• Took in each back darts 3/4″. To get rid of the bubble at the end I had to taper them quite a bit, which resulted in them being a little too long…
  • Took a 3/4″ tuck out of the back yoke to match the amount taken out of the back darts
  • Removed a 1/2″ vertical wedge from the back yoke at the waistline, tapering to nothing at the bottom of the yoke. This made it more curved.

After wearing these for a day I feel like the entire back piece is too wide, which makes the back wrinkles more pronounced.

I think I will handle this for next time by taking 3/4″ tuck out of the entire back, from the upper edge where it meets the yoke to the hem. I will revert to the original dart width as well.

17 thoughts on “Style Arc Jasmine Pants

    1. It depends on how picky you are! As long as they are an improvement over RTW I am happy. It helps to try different pattern companies. Some people have a Burda body, some are Vogue, some are best in Style Arc, etc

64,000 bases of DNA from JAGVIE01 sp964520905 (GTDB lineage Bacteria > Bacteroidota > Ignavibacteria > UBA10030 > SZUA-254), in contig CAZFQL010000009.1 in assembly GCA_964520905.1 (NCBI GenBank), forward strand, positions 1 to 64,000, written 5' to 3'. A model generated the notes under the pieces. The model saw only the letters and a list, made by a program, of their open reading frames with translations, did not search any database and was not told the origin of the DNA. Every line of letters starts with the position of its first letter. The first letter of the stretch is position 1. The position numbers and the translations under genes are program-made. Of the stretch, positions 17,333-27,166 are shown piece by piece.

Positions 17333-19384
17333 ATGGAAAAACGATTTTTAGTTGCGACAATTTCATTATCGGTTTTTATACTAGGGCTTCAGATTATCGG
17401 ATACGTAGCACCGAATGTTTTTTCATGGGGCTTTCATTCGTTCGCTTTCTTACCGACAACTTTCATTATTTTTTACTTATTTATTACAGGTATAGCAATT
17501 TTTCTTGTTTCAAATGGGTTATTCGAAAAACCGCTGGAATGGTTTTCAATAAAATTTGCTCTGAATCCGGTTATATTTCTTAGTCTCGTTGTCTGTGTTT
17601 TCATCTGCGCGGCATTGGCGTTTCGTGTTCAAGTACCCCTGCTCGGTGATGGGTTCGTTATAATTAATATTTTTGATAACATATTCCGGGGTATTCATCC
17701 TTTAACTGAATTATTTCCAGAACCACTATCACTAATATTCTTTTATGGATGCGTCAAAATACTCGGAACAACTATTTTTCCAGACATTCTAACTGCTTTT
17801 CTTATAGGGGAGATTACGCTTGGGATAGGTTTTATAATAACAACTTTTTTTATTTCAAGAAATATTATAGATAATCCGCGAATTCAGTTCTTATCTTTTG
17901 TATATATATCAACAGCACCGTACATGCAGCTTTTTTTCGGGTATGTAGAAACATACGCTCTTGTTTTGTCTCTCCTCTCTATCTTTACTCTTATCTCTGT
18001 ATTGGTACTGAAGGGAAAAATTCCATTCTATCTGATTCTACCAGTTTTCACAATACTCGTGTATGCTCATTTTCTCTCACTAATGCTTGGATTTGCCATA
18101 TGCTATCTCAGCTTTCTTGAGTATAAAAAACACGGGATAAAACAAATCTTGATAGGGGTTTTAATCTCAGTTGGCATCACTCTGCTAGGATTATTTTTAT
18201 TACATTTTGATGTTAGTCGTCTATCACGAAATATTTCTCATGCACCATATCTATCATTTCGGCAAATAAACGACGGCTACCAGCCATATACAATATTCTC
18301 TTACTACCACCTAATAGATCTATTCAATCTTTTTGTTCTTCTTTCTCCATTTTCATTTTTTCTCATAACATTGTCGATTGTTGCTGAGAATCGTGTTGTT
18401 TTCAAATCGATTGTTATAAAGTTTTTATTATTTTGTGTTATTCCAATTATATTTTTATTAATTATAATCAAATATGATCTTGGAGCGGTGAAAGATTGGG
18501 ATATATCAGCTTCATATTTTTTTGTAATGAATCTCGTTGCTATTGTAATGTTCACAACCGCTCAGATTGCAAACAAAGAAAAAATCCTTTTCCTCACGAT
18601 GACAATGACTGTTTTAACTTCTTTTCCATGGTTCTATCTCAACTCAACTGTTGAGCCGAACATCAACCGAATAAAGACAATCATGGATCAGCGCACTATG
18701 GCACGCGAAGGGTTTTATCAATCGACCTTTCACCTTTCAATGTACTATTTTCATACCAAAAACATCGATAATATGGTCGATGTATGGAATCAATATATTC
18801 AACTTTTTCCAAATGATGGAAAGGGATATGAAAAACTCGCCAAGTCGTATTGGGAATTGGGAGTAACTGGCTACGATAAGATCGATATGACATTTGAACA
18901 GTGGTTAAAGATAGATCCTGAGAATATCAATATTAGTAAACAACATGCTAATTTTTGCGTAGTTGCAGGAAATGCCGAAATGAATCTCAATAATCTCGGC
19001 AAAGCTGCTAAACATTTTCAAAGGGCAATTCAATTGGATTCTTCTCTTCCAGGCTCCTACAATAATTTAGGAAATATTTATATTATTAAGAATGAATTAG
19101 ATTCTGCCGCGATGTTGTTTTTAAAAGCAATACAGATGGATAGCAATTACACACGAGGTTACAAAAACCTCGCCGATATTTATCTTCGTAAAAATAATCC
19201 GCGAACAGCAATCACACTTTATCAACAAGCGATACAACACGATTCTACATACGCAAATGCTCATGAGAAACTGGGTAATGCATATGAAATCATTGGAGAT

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  1. This is a good pattern for you; it looks great. I have a love hate relationship with stretch pant fabrics. You can never tell ahead of time how much they will stretch with wearing. I have found that contrary to the general advice I am better off with the pants being somewhat tight int he hip so that with a little bit of wearing they end up with enough room to be comfortable.
    Have you tried using a Hong Kong finish on the inner waistband? It’s such an elegant finish and lighter, easier and neater than folding back the edge.

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    1. Agreed. That’s my biggest problem with jeans – the topstitching makes it hard to adjust after the fact. And some fabrics stretch out more than others during the day. Cottons are especially unpredictable, which is why I never use sateen or cheap denim for pants anymore. Stretch bengaline and RPL doesn’t seem to have the same problem. Of course the negative ease at the hip that the Linda, Barb, Elle, etc have helps too.

      I have seen the Hong Kong finish in RTW. I usually just serge though because I already have it set up, and I usually don’t want to stop to make bias tape.